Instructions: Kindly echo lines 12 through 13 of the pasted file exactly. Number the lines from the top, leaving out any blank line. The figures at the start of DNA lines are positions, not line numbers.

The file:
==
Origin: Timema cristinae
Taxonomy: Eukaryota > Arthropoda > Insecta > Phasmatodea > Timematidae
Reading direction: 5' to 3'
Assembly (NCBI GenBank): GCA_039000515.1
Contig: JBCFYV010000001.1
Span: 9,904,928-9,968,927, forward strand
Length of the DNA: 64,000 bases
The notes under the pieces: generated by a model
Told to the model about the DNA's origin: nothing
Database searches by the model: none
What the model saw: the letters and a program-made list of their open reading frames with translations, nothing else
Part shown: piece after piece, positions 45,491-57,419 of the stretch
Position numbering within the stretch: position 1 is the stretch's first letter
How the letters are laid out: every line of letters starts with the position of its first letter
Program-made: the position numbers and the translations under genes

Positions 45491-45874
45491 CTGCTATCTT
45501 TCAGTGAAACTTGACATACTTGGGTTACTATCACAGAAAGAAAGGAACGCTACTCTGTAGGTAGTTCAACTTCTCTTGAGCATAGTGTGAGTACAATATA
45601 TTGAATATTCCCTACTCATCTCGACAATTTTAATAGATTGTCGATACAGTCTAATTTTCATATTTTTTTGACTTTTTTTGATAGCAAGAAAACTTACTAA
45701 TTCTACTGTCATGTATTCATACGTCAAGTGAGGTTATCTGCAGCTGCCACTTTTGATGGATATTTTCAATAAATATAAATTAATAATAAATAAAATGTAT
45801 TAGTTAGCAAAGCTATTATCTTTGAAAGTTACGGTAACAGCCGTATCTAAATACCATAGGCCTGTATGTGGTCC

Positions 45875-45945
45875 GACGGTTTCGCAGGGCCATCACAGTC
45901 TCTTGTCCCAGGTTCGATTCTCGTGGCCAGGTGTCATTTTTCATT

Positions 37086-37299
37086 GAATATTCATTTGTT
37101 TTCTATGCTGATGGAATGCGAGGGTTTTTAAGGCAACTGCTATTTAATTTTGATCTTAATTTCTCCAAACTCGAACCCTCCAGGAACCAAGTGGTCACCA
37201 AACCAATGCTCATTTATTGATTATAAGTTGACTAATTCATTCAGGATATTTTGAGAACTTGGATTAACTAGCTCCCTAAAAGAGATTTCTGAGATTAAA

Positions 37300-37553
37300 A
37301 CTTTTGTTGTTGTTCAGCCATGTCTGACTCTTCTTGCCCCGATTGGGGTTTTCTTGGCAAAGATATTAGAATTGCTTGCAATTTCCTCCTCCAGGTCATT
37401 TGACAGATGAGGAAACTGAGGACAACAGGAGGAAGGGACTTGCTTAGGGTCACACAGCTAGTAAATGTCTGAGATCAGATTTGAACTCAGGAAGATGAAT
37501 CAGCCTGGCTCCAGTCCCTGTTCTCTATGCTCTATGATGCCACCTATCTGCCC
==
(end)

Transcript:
Part shown: piece after piece, positions 45,491-57,419 of the stretch
Position numbering within the stretch: position 1 is the stretch's first letter